Long ago at this season, our people set out on a journey.
On such a night as this, Israel went from degradation to joy.
We give thanks for the liberation of days gone by.
And we pray for all who are still bound.
God, may all who hunger come to rejoice in a new Passover.
Let all the human family sit together, drink the wine of deliverance, and eat the bread of freedom:
Freedom from bondage and freedom from oppression
Freedom from hunger and freedom from want
Freedom from hatred and freedom from fear
Freedom to think and freedom to speak
Freedom to teach and freedom to learn
Freedom to love and freedom to share
Freedom to hope and freedom to rejoice
Soon, in our days Amen.
Now in the presence of loved ones and friends, before us the symbols of festive rejoicing, we gather for our sacred celebration. With our elders and young ones, linking and bonding the past with the future, we heed once again the divine call to service. Living our story that is told for all peoples, whose shining conclusion is yet to unfold, we gather to observe Passover.
You shall keep the Feast of Unleavened Bread, for on this very day I brought you out of Egypt. You shall observe this day throughout the generations as a practice for all times.
We assemble in fulfillment of the mitzvah.
Remember the day on which you went forth from Egypt, from the house of slavery, and how G-d freed you with a mighty hand.
Lighting of the candles
May the festival lights we now kindle inspire us to use our powers to heal and not harm, to help and not hinder, to bless and not curse and to serve you Ado-nai of freedom.
Baruch Atah Ado-nai, Elo-heinu Melech Ha-olam, Asher Kid’shanu
B’mitzvotav V’tzivanu L’hadlik Ner Shel Yom Tov.
On Passover we celebrate our redemption from slavery and revel in our freedom. We gather around the Seder table with our loved ones, telling stories of our people's miraculous passage from Egypt to Sinai, to the Promised Land. At this time of rejoicing, we also remember the great responsibility that freedom creates to harness the power of our privilege on behalf of the oppressed and marginalized. As we recite the prayers over the first cup of wine, let us also pray for and work towards the moment when all human beings will celebrate their liberation in comfort and plenty.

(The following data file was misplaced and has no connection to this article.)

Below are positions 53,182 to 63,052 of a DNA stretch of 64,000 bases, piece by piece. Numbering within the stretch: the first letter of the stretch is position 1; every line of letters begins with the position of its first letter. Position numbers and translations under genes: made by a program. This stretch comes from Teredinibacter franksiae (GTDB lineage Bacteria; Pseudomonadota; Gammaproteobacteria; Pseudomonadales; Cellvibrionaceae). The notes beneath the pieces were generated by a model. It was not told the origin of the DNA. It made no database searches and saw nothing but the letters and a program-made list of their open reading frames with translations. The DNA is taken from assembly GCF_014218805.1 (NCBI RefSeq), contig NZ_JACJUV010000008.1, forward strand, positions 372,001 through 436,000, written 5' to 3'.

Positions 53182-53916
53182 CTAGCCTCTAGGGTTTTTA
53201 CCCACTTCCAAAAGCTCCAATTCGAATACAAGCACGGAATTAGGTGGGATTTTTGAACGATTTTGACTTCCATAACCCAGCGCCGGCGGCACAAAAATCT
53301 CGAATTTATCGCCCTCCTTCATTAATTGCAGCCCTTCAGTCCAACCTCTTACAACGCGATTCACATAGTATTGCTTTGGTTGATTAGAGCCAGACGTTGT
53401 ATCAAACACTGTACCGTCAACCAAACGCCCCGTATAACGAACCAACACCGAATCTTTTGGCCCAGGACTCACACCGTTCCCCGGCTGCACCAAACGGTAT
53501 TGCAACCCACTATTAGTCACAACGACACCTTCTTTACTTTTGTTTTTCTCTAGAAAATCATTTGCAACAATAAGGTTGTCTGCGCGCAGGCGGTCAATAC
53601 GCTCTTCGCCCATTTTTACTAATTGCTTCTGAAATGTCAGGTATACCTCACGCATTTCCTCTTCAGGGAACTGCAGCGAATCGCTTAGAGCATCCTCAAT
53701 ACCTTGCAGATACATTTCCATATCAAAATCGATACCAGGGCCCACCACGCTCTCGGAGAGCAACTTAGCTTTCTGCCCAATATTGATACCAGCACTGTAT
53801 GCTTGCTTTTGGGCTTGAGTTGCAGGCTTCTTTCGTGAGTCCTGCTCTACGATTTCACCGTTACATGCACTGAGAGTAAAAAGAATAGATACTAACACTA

God gave promises to our people, and with this first cup we recall them:
Adonai freed us from the burdens of Egypt.
Baruch Atah Ado-nai Elo-heinu Melech Ha-olam
Boreh Pree Ha-ga-fen.
We thank you God for giving us the gift of Festivals for joy and holidays
for happiness, among them this day of Pesach, the festival of our liberation,
a day of sacred assembly recalling the Exodus from Egypt.
The Blessing of Shecheyanu is recited at this point
Blessed are You, Lord our God, King of the universe, who has kept us
in life, sustained us, and enabled us to reach this season.
Baruch Atah Ado-nai, Elo-heinu Melech Ha-olam, She-heche-yanu,
V'kiye-manu Vehigi-yanu La-z'man Ha-zeh.
The first cup of wine is drunk, and the cup is refilled.
This symbolic washing of the hands recalls the story of Miriam's Well. Legend tells us that this well followed Miriam, sister of Moses, through the desert, sustaining the Jews in their wanderings. Filled with waters of life, the well was a source of strength and renewal to all who drew from it. One drink from its waters was said to alert the heart, mind and soul, and make the meaning of Torah become alive.
Washing our hands is not to clean the surface but to represent us cleansing the soul and being open to knowledge, asking questions and considering all that's being said tonight.
Arise, my fair one,
and come away,
For the winter is past
flowers appear in the earth ,
the time of singing is here.
Blessed are You, Lord our God, King of the Universe, who creates the
fruit of the earth.
Baruch Atah Adonai Elo-heinu Melech Haolam Boreh Pree Ha’adamah.
Why do we eat Matzah?
We eat matzah in memory of the quick flight of our ancestors from Egypt. As slaves, they faced many false starts before finally securing their freedom. So when the word of their freedom came, they took whatever dough they had and ran with it before it had the chance to rise, letting it bake in the sun, and thus creating matzah.